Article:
18 Gauge-origin transformations Different choices of gauge origin in the external vector potential are related by gauge transformations: A O (r) = 1 B (r O) 2 A G (r) = A O (r) A O (G) = A O (r) + f, f (r) = A O (G) r The exact wave function transforms accordingly and gives gauge-invariant results: Ψ exact G = exp [ if (r)] Ψ exact O = exp [ia O (G) r] Ψ exact O rapid oscillations Illustration: H 2 on the z axis in a magnetic field B =.2 a.u. in the y direction wave function with gauge origin at O = (,, ) (left) and G = (1,, ) (right) Wave function, ψ Gauge transformed wave function, ψ" Re(ψ) Im(ψ) ψ Re(ψ") Im(ψ") ψ" Space coordinate, x (along the bond) Space coordinate, x (along the bond) Trygve Helgaker (CTCC, University of Oslo) Magnetic Properties IACS / 28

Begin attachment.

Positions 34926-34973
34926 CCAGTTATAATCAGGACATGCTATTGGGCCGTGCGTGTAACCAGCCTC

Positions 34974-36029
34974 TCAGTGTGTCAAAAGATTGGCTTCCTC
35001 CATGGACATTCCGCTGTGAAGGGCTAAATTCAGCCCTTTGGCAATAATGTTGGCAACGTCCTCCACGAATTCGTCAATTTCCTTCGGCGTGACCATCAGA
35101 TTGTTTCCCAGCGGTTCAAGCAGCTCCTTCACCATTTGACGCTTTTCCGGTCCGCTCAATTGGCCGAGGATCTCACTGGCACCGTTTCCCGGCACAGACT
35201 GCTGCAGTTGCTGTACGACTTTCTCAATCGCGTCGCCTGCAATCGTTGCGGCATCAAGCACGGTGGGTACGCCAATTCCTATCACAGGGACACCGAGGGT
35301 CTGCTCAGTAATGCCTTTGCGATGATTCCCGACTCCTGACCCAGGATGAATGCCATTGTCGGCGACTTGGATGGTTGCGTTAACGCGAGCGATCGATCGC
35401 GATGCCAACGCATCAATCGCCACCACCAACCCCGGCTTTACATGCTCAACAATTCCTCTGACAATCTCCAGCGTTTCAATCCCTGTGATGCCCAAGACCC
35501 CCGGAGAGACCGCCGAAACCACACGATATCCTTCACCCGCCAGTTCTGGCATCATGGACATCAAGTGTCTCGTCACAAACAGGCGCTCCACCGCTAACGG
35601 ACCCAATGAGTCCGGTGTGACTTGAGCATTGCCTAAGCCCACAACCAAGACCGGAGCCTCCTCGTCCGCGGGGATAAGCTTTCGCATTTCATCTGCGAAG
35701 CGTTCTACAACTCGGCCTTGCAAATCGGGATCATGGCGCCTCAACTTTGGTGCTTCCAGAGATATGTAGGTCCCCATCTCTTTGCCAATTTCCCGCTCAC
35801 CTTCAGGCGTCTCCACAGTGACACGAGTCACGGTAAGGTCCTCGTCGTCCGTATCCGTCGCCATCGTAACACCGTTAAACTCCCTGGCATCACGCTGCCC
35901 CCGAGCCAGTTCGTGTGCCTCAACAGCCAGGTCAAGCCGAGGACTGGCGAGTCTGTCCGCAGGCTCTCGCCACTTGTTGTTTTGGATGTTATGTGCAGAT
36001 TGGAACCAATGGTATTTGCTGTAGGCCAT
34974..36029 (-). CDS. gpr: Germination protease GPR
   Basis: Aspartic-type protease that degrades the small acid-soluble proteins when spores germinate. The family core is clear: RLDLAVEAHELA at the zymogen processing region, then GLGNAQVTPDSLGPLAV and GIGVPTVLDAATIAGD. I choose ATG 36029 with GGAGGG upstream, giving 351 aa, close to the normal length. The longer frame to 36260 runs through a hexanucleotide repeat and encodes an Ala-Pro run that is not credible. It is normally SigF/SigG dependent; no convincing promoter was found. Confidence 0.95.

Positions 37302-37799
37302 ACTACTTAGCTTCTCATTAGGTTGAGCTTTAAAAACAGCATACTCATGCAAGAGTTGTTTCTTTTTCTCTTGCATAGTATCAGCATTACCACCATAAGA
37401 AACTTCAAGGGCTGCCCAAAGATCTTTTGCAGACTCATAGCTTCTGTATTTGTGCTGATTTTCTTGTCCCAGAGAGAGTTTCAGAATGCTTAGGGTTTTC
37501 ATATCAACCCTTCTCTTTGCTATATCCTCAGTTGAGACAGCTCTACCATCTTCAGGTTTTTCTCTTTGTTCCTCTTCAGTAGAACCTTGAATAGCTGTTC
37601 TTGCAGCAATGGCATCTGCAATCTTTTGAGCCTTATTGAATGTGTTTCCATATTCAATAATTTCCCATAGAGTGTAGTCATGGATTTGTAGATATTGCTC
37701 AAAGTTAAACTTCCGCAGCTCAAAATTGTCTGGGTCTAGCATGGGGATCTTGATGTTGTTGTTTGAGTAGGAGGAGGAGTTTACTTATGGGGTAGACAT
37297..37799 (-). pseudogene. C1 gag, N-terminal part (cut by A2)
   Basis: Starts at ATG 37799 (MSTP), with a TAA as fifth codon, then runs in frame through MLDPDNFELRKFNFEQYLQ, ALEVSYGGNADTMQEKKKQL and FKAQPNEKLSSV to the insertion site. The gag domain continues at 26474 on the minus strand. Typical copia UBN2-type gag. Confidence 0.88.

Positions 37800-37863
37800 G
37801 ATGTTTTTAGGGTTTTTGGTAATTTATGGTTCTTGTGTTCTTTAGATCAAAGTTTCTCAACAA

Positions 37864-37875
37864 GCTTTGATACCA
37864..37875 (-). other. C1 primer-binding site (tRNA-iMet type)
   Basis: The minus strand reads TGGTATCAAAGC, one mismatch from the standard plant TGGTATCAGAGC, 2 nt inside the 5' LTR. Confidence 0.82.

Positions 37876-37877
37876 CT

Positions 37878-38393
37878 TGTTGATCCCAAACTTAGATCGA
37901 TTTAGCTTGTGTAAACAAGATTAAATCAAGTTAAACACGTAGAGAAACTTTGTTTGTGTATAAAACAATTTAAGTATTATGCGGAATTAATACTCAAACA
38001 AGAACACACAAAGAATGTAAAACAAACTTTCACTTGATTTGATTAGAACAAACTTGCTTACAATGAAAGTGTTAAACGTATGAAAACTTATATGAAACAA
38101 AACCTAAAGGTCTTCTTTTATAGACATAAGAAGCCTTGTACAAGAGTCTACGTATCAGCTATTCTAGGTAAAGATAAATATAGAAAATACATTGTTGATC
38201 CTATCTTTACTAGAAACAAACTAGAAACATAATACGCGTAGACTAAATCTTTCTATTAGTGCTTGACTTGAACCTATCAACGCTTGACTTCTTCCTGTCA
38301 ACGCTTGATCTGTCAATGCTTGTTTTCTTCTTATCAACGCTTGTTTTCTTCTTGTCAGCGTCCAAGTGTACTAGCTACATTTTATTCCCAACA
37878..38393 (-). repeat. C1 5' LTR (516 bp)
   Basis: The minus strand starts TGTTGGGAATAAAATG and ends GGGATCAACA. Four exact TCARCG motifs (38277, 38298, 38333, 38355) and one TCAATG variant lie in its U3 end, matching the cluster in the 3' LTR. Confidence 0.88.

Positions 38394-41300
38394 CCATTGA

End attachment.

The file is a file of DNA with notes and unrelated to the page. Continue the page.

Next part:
19 London atomic orbitals The exact wave function transforms in the following manner: Ψ exact G = exp [ i 1 2 B (G O) r] Ψ exact O this behaviour cannot easily be modeled by standard atomic orbitals Let us build this behaviour directly into the atomic orbitals: ω lm (r K, B, G) = exp [ i 1 2 B (G K) r] χ lm (r K ) χ lm (r K ) is a normal atomic orbital centered at K and quantum numbers lm ω lm (r K, B, G) is a field-dependent orbital at K with field B and gauge origin G Each AO now responds in a physically sound manner to an applied magnetic field indeed, all AOs are now correct to first order in B, for any gauge origin G the calculations become rigorously gauge-origin independent uniform (good) quality follows, independent of molecule size These are the London orbitals after Fritz London (1937) Questions: also known as GIAOs (gauge-origin independent AOs or gauge-origin including AOs) are London orbitals needed in atoms? why not attach the phase factor to the total wave function instead? Trygve Helgaker (CTCC, University of Oslo) Magnetic Properties IACS / 28